From Full-Time to Gig Time
It’s no secret the workforce landscape is undergoing major changes, as US workers gravitate away from traditional employment norms and toward contract jobs and remote work. But recent data suggests it’s not only employees making these changes. Employers might be gravitating away from the 9-to-5, too.
Over the past few years, an increasing number of employers have shifted away from hiring full-time employees and toward temporary staff, independent contractors, and outsourced talent.
According to McKinsey, this trend has led to independent workers representing 36% of the workforce, up from 27% just a few years ago in 2016. And a separate survey from payroll startup Gusto finds the ratio of contractors to employees at an average company is 1:5 — up 63% from 2019.
Dollar Signs Over Desk Chairs
So why are employers moving away from W-2s and toward 1040s?
One reason might be the cost-cutting benefits associated with a remote, more fluid workforce. By expanding their search across borders, employers can access a wider and often cheaper pool of talent.
Plus, they trim costs associated with a full-time, in-office workforce. This includes benefits like healthcare and pensions, not to mention everything from printer paper to cups of coffee.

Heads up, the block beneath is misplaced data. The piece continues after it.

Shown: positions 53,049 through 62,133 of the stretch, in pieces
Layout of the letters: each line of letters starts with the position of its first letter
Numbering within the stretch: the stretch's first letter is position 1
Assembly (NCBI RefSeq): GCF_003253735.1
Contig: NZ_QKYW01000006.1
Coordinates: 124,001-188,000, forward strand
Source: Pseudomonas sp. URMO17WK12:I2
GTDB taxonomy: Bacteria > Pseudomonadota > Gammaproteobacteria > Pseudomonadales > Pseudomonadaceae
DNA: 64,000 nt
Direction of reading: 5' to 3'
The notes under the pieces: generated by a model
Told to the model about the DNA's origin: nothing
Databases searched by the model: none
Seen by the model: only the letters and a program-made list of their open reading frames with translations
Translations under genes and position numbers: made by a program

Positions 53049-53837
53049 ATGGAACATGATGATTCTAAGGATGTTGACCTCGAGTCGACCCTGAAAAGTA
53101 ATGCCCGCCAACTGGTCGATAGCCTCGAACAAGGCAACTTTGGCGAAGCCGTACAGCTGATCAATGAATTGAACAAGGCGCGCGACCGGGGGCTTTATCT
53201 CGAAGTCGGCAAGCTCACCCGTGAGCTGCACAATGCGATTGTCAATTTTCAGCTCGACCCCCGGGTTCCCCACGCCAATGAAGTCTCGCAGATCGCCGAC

Gig Is Good?
The American office is not just going remote — it’s going gig. Employers and employees alike seem to be taking on these more flexible working arrangements. But the latter may be more exposed to the risks, such as lack of job security and benefits.
So are workers being forced into independent work due to a lack of full-time jobs, or are they willingly embracing the gig life?
On one hand, the proportion of those turning to contract work primarily to meet “basic family needs” increased from 14% in 2016 to 26% in 2022, according to McKinsey. But on the flip side, a quarter of workers cited the freedom and flexibility of gig work as the main reason they chose it, while another quarter said they simply enjoy the work.
With both employers and employees embracing new working arrangements, they may need to find common ground to ensure workers’ well-being is looked after in the gig economy as well.
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